A Trip to Ferryland

The day dawned foggy and damp but we were convinced it would improve, so the Pie and I piled Rusty, Mags, and Gren into our rented car and drove an hour and a half south of St. John’s to the town of Ferryland (population: ~529).  This was the third time the Pie and I had made it to Ferryland, but the first time that we were really able to appreciate it.  On previous occasions, we had arrived in town after an afternoon of iceberg hunting and were too tired to take the time to walk around this historical settlement.  This year is a bad one for icebergs, however, so we were rested and refreshed and raring to go.

I’ll give you a little background on Ferryland.

Originally an acclaimed fishing location for migratory French and Portuguese fishermen at the end of the sixteenth century, the area, known as “Farilham” by the Portuguese and “Forillon” by the French, was granted to the London and Bristol Company in the early 1610s.  “Ferryland” is the Anglicization of those names.

In 1620, the land was granted to George Calvert, the first Lord Baltimore (there are nearby settlements called Calvert and Baltimore, respectively, and yes, this is the same Lord Baltimore of Baltimore, MD).  In 1623 Calvert appointed a dude named Edward Wynne to establish a colony there, which grew into one of the first successful European establishments in North America.  In 1623 as well, King James I granted Calvert a charter creating the Province of Avalon.  This gave Calvert carte blanche to control all administrative and territorial matters in the area, and he chose Ferryland as its principal settlement.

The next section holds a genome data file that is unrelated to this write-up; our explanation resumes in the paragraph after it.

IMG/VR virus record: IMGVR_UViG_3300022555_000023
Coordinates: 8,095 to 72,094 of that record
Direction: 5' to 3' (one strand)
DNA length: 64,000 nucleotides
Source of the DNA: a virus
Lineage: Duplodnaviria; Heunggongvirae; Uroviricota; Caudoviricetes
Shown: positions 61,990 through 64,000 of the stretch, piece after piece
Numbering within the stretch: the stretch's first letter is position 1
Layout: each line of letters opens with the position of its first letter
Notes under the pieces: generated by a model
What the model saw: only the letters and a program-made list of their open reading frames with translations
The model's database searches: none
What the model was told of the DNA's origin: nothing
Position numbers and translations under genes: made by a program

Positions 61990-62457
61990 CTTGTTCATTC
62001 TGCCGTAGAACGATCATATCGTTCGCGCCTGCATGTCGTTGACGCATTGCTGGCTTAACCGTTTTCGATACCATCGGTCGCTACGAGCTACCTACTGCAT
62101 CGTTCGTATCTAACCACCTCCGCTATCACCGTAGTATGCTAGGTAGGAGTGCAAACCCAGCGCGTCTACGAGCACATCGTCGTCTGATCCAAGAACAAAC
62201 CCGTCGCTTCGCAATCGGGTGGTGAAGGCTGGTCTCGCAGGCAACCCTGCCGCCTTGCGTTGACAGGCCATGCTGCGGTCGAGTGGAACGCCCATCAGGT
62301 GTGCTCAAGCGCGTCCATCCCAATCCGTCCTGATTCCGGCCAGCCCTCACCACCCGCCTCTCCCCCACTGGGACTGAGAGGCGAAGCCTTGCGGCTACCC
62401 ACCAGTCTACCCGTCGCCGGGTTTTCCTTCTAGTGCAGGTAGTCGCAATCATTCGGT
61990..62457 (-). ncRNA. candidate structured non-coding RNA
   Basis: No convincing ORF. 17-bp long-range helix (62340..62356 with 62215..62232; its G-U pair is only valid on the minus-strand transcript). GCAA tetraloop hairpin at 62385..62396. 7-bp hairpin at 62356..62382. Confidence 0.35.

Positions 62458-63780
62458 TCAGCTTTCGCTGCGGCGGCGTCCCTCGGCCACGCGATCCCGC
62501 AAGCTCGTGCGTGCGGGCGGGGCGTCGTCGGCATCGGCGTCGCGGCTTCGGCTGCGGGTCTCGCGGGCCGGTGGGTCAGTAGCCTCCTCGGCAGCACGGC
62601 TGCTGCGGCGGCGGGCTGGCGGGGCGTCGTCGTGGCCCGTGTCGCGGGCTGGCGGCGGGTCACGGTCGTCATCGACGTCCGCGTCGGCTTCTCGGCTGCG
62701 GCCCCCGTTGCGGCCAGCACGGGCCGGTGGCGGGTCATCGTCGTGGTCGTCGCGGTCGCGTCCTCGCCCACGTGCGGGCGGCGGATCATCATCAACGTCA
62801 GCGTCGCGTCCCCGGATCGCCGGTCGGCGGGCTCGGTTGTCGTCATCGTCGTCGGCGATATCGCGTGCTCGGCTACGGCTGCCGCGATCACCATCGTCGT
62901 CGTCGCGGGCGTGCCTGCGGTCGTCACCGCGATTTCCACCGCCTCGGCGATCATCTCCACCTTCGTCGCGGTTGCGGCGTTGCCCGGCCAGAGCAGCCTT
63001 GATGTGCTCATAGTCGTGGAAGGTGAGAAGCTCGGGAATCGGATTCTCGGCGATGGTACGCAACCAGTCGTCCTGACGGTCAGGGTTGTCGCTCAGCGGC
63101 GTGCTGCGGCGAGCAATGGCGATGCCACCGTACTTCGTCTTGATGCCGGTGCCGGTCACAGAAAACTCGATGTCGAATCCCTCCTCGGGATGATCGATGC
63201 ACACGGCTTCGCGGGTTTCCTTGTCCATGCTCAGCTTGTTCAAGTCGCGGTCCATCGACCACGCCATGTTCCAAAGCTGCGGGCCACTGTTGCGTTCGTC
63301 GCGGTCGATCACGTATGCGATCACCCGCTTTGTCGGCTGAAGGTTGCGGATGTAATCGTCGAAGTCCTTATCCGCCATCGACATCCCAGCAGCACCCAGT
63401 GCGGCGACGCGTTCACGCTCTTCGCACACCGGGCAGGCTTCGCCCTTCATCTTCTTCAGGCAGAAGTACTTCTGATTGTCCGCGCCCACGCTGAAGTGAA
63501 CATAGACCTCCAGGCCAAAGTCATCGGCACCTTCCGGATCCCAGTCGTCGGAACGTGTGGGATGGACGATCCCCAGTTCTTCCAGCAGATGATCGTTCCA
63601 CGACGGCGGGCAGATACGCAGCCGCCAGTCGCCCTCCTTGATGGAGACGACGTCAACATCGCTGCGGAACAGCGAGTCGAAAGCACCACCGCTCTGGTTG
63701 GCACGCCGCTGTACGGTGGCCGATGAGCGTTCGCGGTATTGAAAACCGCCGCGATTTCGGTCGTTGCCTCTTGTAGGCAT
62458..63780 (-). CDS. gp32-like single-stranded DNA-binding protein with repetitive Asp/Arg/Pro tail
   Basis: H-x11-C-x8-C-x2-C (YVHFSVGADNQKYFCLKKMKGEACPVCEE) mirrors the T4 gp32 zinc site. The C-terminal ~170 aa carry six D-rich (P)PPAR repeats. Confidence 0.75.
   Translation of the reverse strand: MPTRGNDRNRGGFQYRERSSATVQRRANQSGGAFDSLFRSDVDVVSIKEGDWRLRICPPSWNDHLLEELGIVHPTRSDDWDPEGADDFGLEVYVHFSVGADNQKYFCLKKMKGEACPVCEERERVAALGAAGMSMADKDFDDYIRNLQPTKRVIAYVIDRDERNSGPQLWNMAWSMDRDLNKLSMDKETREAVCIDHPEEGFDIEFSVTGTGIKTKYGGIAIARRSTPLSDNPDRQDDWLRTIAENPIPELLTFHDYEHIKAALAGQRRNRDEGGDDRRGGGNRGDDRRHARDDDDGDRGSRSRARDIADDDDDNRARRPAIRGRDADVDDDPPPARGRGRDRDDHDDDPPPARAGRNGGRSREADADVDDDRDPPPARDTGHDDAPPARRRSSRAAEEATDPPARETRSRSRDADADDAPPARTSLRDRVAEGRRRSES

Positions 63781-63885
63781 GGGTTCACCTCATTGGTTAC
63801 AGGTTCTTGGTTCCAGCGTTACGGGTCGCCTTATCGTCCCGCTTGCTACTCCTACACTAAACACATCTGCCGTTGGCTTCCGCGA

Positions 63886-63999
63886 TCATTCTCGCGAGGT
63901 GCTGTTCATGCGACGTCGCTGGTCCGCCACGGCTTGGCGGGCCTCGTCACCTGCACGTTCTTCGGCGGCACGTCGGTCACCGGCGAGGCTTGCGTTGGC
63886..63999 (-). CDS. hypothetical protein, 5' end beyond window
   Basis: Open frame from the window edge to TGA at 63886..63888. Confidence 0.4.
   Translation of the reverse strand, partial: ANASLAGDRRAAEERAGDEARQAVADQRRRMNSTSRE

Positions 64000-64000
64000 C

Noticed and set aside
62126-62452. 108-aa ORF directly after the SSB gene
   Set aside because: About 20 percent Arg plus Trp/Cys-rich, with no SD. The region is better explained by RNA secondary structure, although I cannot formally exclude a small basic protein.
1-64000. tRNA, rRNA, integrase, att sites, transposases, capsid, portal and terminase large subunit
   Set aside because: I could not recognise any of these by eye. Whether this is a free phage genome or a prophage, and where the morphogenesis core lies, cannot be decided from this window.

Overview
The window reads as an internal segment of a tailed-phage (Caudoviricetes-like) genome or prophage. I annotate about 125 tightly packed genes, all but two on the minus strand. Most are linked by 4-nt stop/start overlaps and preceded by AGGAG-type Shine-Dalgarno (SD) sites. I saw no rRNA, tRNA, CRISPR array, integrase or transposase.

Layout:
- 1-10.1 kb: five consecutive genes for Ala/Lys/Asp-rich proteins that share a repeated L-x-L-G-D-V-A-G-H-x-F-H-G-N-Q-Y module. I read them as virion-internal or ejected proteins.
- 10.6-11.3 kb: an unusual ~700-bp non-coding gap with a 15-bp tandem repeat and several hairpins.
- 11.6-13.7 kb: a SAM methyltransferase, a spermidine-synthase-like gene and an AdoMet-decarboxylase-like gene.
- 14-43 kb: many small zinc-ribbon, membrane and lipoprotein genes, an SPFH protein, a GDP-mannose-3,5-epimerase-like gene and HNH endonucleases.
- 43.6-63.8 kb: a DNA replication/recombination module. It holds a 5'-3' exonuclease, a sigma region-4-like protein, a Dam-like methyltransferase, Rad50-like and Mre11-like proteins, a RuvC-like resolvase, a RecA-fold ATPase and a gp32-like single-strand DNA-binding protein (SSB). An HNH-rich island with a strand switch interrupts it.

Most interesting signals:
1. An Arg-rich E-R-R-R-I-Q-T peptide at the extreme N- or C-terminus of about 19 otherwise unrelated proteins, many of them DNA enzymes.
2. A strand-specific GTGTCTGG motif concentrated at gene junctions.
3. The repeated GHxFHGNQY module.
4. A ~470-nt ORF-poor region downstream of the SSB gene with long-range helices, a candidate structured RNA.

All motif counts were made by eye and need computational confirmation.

Like many settlements in Newfoundland, the rich fishing grounds around Ferryland were much sought after, and Ferryland suffered a raid from the Dutch in the 1670s, before being decimated by New France in 1696.  It was soon reoccupied, and has remained so to this day, predominantly by Irish and English descendants.  There is an active archeological dig site, which shows you how Lord and Lady Baltimore lived nearly four hundred years ago. 

There is lots to see in Ferryland.  Unfortunately, when we went this time all of the exhibits were closed due to a water problem.  Still, the historic Ferryland Museum has an immense collection of artifacts recovered from the dig site, and is a historical artifact itself, dating back to 1916.

The principal attraction in Ferryland, however, is the Ferryland Head Lighthouse. 

A two-kilometre walking trail stretches across The Downs and along a narrow strip of land sandwiched between two green coves. 

A stunted forest opens onto a rocky promontory, atop which sits the lighthouse itself, a sturdy red tower with a squat white house attached.

If you go into the lighthouse, you’ll meet the Lighthouse Ladies, who, for $25 a person, will provide you with a scrumptious picnic lunch.  

They’ll give you a signal flag and a picnic blanket and send you outside to find a good spot in the cushy undergrowth to have your lunch. 

Once you’re settled, they’ll bring you your lunch in a basket: hearty sandwiches on thick oatmeal bread, rich pasta salad, melt-in-your-mouth desserts, and fresh, tart lemonade, served in Mason jars.  Just some more shots of this amazing al fresco meal:

After your post-lunch nap (the ground really is nice and soft here, believe it or not), you can explore the area around the lighthouse.

This is Rusty and Mags getting their first taste of the North Atlantic.

Some radioactively green algae:

A rusty thingamajig:

An awesome example of geological strata:Then you have the long trek back to civilization.  But so worth it.

Check it out for yourself!

Lighthouse Picnics

Ferryland Municipal Website

Ferryland Wikipedia Page

Colony of Avalon Archaeological Site

Newfoundland and Labrador Tourism Ferryland Page